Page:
By contrast, the biggest losers from greenhouse gas pollution are likely to be India and Africa. Some of the most detailed, careful and influential projections have been made by Yale University's William Nordhaus and Joseph Boyer. Nordhaus and Boyer show that in terms of human health and agricultural loss, India and Africa are by far the most vulnerable regions on Earth. Because of an anticipated increase in malaria, Africa will probably be hit especially hard, and India is expected to suffer a large increase in premature deaths as well.

If climate change occurs at the rate expected by many scientists, it will have a much less serious effect on the United States, and even less than that on China. In the United States, agricultural production is expected to suffer relatively little. In China, agriculture is actually projected to benefit from a warmer climate.

Both nations are expected to suffer some losses in terms of human health, but compared with projections for other countries those losses will be disproportionately small. A key reason is that the United States and China are not expected to be highly vulnerable to increases in malaria and other climate-related diseases.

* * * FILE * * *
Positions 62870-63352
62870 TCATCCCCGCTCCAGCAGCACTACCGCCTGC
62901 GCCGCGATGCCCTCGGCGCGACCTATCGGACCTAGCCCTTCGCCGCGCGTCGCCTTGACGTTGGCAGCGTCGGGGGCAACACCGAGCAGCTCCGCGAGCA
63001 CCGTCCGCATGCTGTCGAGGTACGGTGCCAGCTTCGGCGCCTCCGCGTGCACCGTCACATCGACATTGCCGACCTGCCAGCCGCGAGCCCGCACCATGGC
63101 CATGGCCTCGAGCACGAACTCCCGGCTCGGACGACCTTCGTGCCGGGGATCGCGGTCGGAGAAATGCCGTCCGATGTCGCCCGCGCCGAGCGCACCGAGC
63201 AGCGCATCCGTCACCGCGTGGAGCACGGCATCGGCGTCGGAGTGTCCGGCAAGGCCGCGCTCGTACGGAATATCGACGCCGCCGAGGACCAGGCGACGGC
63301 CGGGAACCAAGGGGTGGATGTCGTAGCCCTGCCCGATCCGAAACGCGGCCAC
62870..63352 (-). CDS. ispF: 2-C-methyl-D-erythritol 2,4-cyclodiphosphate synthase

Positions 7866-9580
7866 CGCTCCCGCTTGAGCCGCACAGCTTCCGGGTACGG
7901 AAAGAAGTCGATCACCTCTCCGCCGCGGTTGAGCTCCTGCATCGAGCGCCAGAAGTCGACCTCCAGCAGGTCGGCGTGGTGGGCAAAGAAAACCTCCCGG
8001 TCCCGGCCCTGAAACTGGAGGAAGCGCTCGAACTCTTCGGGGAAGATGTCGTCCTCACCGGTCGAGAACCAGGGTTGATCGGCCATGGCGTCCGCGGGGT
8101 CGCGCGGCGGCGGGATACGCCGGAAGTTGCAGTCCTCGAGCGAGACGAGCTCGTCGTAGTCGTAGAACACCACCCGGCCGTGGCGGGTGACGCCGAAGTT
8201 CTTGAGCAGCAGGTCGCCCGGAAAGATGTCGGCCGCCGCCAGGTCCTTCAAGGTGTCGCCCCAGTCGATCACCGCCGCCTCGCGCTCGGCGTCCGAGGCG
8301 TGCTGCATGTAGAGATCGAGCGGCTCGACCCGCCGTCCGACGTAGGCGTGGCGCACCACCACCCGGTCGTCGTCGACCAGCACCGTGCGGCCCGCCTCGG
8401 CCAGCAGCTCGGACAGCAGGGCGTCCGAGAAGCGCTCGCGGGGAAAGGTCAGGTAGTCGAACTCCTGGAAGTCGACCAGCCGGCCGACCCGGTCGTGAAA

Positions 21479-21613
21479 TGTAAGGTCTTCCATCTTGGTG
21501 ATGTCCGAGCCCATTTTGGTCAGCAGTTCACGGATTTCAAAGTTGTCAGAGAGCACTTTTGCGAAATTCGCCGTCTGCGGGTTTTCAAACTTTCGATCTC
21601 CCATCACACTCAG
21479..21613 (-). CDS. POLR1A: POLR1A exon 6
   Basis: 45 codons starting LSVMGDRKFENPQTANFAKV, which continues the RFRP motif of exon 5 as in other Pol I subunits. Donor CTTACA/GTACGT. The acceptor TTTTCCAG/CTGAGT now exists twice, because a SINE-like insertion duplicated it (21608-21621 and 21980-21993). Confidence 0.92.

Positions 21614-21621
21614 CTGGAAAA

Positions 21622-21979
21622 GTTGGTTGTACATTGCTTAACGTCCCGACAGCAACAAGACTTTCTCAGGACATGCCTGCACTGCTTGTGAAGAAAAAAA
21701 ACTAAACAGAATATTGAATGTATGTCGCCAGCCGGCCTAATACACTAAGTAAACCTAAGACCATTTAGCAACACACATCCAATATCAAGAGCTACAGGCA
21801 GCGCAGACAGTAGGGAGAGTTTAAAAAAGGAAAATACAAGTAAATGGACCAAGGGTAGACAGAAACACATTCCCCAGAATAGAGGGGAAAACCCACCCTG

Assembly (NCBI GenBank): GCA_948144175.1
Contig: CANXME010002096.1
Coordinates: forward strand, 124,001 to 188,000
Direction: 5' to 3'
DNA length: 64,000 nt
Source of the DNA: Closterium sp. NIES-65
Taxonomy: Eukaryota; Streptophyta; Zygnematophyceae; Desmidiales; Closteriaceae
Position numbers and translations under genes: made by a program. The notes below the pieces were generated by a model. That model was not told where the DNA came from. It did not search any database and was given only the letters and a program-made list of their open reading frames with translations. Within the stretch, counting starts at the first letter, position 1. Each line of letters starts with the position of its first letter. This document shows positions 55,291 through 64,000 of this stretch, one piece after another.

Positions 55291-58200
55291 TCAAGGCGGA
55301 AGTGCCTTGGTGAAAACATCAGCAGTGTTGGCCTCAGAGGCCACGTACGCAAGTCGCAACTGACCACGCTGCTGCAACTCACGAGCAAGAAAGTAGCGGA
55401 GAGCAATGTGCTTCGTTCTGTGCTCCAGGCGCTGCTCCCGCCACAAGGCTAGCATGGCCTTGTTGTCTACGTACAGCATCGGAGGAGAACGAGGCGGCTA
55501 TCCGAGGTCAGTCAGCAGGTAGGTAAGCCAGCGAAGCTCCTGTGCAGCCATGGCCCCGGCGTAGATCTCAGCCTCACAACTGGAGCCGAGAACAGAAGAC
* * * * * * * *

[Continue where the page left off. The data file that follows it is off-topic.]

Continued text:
In terms of percentage reductions in gross domestic product, India and Africa together are expected to lose about 10 times more from climate change than the United States -- and about 20 times more than China....

But the troubling fact remains: The two nations now most responsible for the problem have comparatively little incentive to do anything about it. That is why, if the nations of the world really mean to take substantial steps to reduce greenhouse gases, they have two options.

First, they might find a way to convince the United States and China that they have a moral obligation to protect the planet's most vulnerable people. The United States has long benefited from technologies that, while promoting its economic growth, are imposing serious risks on disadvantaged people in India, Africa and elsewhere.